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Most brutal art?
#1
Question 
On another board, the question was asked, "what is the most brutal martial art".  My answer was WWII combatives.  Another poster answered, "If you are into martial arts to be brutal and vicious then you are in it for the wrong reasons".  I disagreed and responded with the following:


Quote:I'm not sure I can fully agree with you. It depends on your focus. For example, if you're sport-oriented then being brutal to your sparring partner or an opponent is definitely not very cool. On the other hand, if your focus is self-defense then you need to have that as the mind set from the very beginning. To clarify, not that you go out of your way to 'be brutal' or just try to hurt people 'just because' but rather if you're in a situation where all of your non-force options have been taken away and you are forced to use force then the attacker's safety is no longer a concern. You have to have the mindset that you will do whatever it takes to accomplish the task of your safety (or the safety of another). At this point there is no holding back, no pulling punches. As I'm fond of saying, minimal force is not necessarily minimum force. Every situation will be different and the minimum force in one situation may be a stun-n-run while in another it may be deadly force. Once needs to be able to successfully navigate both scenarios with tools that will accomplish either.


What are your thoughts?
Two thousand years ago wise men sought Christ, wise men still do.

Techniques are situational, principles are universal.

Fast as the wind, quiet as the forest, aggressive as fire, and immovable as a mountain.

He who gets there first with the most...wins!

Minimal force may not be minimum force!

We don't rise to the occasion...we sink to the level of our training.


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#2
(09-26-2016, 11:54 AM)Kong Soo Do Wrote: On another board, the question was asked, "what is the most brutal martial art".  My answer was WWII combatives.  Another poster answered, "If you are into martial arts to be brutal and vicious then you are in it for the wrong reasons".  I disagreed and responded with the following:


Quote:I'm not sure I can fully agree with you. It depends on your focus. For example, if you're sport-oriented then being brutal to your sparring partner or an opponent is definitely not very cool. On the other hand, if your focus is self-defense then you need to have that as the mind set from the very beginning. To clarify, not that you go out of your way to 'be brutal' or just try to hurt people 'just because' but rather if you're in a situation where all of your non-force options have been taken away and you are forced to use force then the attacker's safety is no longer a concern. You have to have the mindset that you will do whatever it takes to accomplish the task of your safety (or the safety of another). At this point there is no holding back, no pulling punches. As I'm fond of saying, minimal force is not necessarily minimum force. Every situation will be different and the minimum force in one situation may be a stun-n-run while in another it may be deadly force. Once needs to be able to successfully navigate both scenarios with tools that will accomplish either.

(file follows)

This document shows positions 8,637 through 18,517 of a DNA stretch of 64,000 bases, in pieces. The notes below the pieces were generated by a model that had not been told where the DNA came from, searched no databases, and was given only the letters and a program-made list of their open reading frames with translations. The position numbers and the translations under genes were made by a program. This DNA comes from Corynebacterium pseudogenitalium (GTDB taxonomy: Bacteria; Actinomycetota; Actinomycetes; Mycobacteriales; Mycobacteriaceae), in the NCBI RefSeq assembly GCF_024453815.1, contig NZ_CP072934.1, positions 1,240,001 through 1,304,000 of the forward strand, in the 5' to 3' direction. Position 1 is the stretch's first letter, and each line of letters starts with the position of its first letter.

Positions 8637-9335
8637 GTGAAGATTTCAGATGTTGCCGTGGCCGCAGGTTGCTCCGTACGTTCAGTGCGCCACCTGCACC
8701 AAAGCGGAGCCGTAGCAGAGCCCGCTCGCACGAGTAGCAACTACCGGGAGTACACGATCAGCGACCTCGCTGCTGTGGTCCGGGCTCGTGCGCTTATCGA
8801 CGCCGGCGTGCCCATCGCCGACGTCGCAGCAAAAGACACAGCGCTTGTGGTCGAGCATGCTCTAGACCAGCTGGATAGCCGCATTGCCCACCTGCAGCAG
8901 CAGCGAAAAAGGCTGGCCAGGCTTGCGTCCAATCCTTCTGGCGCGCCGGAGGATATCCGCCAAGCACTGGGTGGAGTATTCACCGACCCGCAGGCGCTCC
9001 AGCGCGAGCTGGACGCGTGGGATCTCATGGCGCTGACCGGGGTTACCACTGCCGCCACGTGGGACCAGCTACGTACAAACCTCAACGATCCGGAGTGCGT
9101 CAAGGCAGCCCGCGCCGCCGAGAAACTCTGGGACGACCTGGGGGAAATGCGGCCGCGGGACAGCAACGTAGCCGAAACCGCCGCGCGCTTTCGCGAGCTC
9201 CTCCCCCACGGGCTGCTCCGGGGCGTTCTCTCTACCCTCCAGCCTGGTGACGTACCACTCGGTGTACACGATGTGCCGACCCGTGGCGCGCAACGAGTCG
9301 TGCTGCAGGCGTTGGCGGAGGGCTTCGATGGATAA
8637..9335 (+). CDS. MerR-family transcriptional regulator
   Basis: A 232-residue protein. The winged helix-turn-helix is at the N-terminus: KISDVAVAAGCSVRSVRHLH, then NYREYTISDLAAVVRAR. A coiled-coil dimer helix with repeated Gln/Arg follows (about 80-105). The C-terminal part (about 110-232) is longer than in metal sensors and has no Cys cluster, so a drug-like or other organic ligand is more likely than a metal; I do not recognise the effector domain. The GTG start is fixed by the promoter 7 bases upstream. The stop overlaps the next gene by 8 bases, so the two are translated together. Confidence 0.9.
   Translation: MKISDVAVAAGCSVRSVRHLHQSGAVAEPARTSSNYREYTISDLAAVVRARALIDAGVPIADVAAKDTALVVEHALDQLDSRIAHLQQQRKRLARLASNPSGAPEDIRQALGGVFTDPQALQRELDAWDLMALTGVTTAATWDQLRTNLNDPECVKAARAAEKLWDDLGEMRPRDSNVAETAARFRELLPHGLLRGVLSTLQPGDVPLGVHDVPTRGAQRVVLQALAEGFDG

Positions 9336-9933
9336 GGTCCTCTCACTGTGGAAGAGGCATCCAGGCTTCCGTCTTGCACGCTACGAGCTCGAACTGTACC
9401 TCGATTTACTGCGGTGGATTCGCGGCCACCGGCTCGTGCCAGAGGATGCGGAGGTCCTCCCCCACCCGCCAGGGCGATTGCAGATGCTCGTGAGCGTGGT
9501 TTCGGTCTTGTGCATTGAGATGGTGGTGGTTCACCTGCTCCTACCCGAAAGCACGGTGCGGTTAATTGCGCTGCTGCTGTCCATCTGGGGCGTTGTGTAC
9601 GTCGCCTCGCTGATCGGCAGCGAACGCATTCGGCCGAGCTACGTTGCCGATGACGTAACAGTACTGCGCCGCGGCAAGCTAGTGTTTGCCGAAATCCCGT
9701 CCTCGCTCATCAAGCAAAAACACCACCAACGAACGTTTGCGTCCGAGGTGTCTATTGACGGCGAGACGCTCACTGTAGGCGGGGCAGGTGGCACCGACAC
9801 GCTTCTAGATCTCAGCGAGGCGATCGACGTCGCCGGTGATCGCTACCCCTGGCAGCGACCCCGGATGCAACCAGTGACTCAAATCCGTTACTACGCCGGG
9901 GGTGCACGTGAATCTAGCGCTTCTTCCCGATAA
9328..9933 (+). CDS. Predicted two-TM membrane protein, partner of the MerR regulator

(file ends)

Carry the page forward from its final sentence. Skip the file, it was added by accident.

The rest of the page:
What are your thoughts?

I think there is some legitimacy to the sense that ONLY getting brutality out of martial arts is doing the training a disservice. It's a strange balance in martial arts vs. pure SD vs. sport.

Sport is about winning, period

SD is about surviving, period.

MA is about blending technique, expression, character, and effectiveness. Which means it's not all about brutality, but honest SD should be a very real and honest thrust of training.
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#3
The origin of martial art(s) was for battlefield unarmed combat - in essence live or die. Now down through the many years that the martial arts have evolved into a sporting realm on one hand and on the other, an out let for getting in shape, in some areas, a spiritual journey and still for others a gathering place to associate with new people. In many instances, it's even become a day care setting, so one can see just how far from the origins that it has migrated.